One of the first known books on war food is How to Cook a Wolf, by an American woman called M.F.K. Fisher, and published in 1942 during the Second World War. It included recipes and tips on how to keep well fed in times of ration cards. Among the recipes, there are several for cheap cuts of meat such as beef brains, which the author advises the reader to make crispy. She writes also about eating raw foods for their health and digestive benefits. Here is the author in the introduction to the 1951 revised edition: «One … aspect of the case for World War II is that while it was still a shooting affair it taught us survivors a great deal about daily living which is valuable to us now that it is, ethically at least, a question of cold weapons and hot words.»
Since then, scholars and scientists around the world have been working on issues related to war food. The field has opened up wide vistas even for artists pondering on the subject. A memorable instance is the Colombian Omar Castañeda, whose website “Food of War” lists his creative projects.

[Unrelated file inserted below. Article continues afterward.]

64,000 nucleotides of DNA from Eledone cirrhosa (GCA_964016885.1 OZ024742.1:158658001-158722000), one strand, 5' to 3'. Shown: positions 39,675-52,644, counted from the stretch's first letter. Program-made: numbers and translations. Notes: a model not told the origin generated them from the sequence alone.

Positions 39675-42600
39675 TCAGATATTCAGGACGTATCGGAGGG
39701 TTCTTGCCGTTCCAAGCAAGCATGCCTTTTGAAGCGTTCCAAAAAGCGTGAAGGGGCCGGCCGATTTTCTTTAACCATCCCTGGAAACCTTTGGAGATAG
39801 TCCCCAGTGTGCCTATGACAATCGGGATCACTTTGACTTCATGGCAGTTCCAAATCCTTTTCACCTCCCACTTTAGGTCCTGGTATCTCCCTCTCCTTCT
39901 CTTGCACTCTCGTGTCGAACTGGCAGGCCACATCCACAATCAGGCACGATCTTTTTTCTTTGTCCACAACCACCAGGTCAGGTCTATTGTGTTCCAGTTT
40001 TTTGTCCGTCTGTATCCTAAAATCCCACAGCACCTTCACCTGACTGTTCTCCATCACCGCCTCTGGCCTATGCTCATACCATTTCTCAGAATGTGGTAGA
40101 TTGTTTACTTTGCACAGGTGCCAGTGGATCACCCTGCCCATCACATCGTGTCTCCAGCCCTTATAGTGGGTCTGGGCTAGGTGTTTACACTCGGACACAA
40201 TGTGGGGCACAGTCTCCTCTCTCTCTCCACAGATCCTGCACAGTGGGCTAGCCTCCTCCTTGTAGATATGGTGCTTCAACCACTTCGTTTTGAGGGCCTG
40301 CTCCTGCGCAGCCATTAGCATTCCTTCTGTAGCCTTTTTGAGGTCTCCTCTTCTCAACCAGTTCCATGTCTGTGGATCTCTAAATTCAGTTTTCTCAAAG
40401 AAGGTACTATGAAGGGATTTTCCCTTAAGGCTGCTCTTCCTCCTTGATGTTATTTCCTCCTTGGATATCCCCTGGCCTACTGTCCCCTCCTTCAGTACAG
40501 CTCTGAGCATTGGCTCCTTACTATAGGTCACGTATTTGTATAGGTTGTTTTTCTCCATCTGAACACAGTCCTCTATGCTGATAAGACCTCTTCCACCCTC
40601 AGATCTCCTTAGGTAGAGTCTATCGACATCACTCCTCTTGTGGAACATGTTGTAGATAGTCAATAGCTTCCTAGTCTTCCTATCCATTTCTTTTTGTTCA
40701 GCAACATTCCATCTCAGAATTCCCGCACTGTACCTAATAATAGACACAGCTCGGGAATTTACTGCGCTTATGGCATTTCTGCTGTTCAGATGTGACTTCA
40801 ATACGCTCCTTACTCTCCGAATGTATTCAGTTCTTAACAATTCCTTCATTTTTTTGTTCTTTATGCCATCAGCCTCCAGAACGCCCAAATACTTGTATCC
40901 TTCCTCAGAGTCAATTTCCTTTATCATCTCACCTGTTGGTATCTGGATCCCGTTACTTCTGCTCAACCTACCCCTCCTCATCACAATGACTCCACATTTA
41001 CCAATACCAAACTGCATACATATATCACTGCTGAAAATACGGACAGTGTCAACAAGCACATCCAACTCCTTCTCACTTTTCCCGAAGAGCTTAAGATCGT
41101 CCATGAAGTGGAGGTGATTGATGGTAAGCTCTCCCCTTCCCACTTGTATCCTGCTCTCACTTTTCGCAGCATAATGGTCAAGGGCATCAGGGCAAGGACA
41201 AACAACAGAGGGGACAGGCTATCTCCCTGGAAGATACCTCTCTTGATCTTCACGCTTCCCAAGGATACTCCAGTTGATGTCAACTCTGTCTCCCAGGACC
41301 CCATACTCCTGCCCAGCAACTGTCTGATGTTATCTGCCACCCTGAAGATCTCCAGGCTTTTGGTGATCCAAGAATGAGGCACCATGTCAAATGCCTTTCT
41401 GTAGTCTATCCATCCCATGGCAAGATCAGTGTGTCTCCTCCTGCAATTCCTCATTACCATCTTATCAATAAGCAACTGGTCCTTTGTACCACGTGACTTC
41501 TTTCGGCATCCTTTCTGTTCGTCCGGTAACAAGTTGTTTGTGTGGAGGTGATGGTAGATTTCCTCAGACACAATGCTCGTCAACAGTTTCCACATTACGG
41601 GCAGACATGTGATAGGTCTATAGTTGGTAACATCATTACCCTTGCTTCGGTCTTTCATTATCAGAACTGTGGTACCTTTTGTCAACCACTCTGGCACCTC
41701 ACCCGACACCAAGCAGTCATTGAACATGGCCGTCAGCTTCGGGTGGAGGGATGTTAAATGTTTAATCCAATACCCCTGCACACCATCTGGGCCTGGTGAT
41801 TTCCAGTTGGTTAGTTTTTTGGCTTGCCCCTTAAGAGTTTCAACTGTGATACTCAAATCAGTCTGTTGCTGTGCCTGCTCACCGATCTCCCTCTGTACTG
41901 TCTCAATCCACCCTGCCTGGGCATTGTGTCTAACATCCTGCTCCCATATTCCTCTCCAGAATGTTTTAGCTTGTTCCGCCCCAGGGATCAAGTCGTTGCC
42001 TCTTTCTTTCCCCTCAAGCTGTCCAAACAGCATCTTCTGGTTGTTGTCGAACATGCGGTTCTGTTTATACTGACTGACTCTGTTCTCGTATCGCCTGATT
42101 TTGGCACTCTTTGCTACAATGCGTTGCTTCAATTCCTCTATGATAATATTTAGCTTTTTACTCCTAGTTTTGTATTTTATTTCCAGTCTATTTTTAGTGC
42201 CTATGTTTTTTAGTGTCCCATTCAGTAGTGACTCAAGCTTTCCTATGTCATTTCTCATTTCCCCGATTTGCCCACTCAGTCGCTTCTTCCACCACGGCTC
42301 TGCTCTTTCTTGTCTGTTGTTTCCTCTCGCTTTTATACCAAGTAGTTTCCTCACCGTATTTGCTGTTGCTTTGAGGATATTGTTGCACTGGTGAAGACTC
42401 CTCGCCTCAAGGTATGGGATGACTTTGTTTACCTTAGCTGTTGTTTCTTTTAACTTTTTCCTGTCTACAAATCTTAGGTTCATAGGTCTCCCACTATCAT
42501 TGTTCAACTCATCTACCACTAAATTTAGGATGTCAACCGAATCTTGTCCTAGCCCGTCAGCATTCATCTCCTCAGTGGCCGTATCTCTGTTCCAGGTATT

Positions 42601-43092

In one of them, a bowl with hummus is placed on a sort of altar, making it look like sacred food. In the accompanying text next to the pictures, Castañeda expands on chickpea paste and its importance in several Middle Eastern cultures.
Another project worthy of attention is “Maiden Women”, which has pictures of Ukrainian women holding up posters with the words ‘bread’ and ‘barricade’. The caption says: «We don’t just make sandwiches. We make barricades.» This work evidences the active role of female citizens, and draws from a series of civil protests in Eastern Europe started in 2013 demanding better integration of those peoples with the European continent.
Omar has also created a collective exhibition on the theme, called “Food of War”, in which I collaborate together with, among others, Quintina Valero from Spain, the Zinaid Lihacheva from the Russian group More Names.
The works will be exhibited at the “Clouded Lands: 30 Years of Chernobyl” show in Kiev, Ukraine, from April 23 to May 9, going on to Minsk (Belarus) and then London.
The item I collaborate in is “Black Cloud”– a toxic cloud shaped and sized like a tree. Made of edible cotton candy, it is a commentary on the Chernobyl disaster as a Cold War product that made the whole of Europe anxious over what was safe to eat or drink.